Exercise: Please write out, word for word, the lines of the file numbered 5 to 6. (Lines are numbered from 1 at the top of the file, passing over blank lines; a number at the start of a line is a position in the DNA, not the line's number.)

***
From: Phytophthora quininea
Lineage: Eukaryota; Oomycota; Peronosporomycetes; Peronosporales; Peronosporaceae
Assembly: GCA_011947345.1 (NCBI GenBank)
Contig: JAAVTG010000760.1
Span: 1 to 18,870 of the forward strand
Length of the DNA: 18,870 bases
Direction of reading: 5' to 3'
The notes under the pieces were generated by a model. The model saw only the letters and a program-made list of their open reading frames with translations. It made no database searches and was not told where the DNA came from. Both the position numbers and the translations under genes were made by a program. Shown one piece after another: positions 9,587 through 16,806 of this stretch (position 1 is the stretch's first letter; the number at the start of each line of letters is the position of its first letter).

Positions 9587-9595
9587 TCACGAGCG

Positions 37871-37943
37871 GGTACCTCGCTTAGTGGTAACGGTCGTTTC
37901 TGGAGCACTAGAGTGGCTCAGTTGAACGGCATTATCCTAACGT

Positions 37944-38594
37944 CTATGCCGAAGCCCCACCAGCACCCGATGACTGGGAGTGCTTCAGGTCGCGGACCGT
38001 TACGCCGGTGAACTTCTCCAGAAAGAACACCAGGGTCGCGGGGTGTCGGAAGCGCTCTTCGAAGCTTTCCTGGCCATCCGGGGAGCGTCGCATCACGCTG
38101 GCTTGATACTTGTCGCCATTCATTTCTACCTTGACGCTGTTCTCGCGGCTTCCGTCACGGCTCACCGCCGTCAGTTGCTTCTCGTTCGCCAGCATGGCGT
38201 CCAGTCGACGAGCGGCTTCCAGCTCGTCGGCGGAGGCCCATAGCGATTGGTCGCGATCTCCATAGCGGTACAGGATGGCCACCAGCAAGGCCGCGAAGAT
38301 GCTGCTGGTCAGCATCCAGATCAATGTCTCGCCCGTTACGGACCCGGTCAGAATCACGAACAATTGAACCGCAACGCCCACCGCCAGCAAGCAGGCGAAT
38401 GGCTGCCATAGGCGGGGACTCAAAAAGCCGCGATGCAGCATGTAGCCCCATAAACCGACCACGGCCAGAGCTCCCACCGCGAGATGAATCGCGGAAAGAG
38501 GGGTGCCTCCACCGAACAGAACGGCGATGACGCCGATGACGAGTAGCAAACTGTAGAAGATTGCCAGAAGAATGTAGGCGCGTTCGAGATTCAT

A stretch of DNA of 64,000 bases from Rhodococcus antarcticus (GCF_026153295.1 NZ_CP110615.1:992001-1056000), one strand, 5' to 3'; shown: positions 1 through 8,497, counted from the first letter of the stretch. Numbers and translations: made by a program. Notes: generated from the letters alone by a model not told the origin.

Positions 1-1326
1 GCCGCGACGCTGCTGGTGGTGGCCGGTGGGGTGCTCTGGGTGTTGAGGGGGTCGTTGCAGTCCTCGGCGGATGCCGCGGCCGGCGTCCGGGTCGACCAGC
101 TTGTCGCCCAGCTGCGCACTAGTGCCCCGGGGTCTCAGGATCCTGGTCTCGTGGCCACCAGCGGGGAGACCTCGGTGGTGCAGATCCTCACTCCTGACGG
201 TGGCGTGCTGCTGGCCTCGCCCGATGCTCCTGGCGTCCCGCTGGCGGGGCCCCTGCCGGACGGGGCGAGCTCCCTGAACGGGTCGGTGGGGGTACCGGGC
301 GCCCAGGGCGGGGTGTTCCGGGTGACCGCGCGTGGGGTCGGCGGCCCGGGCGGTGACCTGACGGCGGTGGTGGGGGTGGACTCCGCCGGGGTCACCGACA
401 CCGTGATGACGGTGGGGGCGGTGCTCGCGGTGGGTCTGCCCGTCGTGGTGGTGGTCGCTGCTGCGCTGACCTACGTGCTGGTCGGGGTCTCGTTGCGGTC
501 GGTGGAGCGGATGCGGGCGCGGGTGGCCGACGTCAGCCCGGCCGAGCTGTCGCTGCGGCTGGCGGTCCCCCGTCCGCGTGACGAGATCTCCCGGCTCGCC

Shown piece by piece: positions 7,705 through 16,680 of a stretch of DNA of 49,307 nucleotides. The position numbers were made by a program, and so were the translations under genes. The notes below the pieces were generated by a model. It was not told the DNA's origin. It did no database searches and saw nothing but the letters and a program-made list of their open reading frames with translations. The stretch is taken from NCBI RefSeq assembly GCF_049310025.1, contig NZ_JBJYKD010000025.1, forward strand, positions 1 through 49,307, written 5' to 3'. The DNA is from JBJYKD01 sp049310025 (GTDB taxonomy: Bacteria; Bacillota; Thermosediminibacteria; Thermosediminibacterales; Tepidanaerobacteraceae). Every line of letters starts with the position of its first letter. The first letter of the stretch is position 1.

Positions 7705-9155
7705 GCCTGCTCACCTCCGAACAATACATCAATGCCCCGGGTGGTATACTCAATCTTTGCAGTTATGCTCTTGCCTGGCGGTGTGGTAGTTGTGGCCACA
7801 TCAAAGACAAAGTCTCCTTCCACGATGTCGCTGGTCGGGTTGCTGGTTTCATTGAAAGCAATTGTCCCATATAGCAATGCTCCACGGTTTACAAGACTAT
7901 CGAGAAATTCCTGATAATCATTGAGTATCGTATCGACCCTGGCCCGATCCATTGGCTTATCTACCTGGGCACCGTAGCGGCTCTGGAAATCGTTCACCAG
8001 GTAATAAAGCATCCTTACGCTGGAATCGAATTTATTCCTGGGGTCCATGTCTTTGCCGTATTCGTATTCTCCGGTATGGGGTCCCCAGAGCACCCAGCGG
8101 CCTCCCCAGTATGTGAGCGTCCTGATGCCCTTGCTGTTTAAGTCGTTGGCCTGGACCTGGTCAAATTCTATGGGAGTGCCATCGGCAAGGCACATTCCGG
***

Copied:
Span: 1 to 18,870 of the forward strand
Length of the DNA: 18,870 bases